Over recent years, there has been an outcry over the rise of health care charges among many individuals globally. Brouwer et al. (2018) have argued that expensive technological advancements, strain from raised insurance costs, and high taxes have increased health care charges. Dieleman et al. (2017) have shown that high deductible amounts from insurance companies, technology, high unit prices, and an increase in the prices of drugs and professional services have raised health care expenses. The authors also argue that the increase in chronic diseases among people has raised the health care expenditure. Thus, the cost of technology, drugs, professional consultation, treatment of chronic diseases, and unit prices need to be included in the health care expenses.
Failure to include the cost of these fundamental health care services prevents efficient health access to the people. Because of the low financial levels, the under-insured or uninsured people cannot decide to undergo technological tests, buy drugs, consult, and have other health-related services. According to Donaldson (2017), underinsured or uninsured individuals have a substantial challenge to access affordable quality health. The decision to decide if I will get the high-cost health service depends on the severity of my illness. If I am not too sick and the service charge is raised, I would rather not perform under it.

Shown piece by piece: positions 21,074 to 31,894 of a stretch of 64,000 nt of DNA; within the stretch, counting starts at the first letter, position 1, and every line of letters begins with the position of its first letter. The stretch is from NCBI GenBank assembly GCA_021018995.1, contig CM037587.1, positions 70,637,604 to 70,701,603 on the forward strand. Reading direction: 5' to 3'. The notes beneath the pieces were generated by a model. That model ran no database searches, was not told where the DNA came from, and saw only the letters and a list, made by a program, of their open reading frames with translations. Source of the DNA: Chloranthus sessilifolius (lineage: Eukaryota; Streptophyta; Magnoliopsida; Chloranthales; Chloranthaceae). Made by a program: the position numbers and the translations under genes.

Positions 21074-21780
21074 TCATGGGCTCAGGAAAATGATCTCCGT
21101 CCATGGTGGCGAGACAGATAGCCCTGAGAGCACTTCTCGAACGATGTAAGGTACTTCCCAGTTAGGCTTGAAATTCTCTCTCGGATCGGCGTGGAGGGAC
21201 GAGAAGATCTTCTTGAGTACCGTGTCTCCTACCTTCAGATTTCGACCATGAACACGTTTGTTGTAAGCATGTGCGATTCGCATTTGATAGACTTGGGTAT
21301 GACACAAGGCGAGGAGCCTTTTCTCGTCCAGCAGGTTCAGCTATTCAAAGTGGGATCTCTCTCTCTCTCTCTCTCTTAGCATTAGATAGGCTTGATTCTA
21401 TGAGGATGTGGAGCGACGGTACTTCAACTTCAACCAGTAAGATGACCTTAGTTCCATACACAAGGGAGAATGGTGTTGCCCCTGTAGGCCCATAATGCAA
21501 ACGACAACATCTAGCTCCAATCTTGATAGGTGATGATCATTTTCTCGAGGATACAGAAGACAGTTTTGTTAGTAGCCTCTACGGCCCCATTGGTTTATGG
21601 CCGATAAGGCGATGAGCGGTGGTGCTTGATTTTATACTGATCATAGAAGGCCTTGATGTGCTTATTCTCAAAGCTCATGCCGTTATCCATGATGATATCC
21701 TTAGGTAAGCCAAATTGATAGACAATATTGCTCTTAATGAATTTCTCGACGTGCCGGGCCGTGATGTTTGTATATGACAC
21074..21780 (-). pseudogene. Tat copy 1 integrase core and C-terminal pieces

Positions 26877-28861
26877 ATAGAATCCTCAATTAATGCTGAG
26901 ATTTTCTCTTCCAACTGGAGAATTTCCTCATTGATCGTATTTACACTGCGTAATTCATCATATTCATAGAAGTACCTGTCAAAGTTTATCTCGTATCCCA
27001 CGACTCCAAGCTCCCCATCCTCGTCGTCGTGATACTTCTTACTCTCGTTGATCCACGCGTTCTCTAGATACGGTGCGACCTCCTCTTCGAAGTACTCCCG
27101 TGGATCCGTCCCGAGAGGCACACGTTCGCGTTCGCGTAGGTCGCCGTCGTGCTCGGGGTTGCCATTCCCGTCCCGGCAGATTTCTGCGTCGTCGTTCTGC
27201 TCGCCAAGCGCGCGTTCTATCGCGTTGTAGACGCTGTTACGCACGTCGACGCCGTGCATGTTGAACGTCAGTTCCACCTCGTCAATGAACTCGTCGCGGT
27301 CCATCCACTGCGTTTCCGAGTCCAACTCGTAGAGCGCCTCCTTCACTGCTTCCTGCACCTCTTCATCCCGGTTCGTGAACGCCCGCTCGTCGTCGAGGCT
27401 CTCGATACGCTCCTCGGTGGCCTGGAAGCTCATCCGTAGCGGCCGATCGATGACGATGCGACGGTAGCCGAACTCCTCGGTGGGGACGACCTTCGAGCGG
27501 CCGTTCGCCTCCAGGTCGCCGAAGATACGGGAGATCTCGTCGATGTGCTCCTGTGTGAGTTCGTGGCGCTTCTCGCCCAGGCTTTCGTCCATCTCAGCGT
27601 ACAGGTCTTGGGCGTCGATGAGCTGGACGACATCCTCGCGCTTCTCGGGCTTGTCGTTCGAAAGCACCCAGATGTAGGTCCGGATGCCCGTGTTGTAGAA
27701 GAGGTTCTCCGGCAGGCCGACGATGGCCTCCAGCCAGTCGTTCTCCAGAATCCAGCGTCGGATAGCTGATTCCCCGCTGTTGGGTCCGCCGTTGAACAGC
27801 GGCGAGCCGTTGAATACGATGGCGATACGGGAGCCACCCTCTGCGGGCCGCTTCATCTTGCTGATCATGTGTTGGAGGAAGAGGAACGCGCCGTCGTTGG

However, I will resolve to find cheaper and alternative services which could benefit me. If I am too sick, and I have no alternative but to undergo the high-cost procedure, the cost of the treatment would be incurred to my family. At this moment, my life would matter more than the cost incurred by seeking good health. If I have the chance of naturally recovering without having the higher health charge implicated to myself and my family, I will opt for it.
Brouwer, W., van Baal, P., van Exel, J., & Versteegh, M. (2018). When is it too expensive? Cost-effectiveness thresholds and health care decision-making. The European Journal of Health Economics, 20(2), 175–180. Web.
Dieleman, J. L., Squires, E., Bui, A. L., Campbell, M., Chapin, A., Hamavid, H., Horst, C., Li, Z., Matyasz, T., Reynolds, A., Sadat, N., Schneider, M. T., & Murray, C. J. L. (2017). Factors associated with increases in us health care spending, 1996-2013. JAMA, 318(17), 1668. Web.
Donaldson, K. (2017). Improving Access to Resources for the Medically Uninsured and Underinsured Recommended Citation. Web.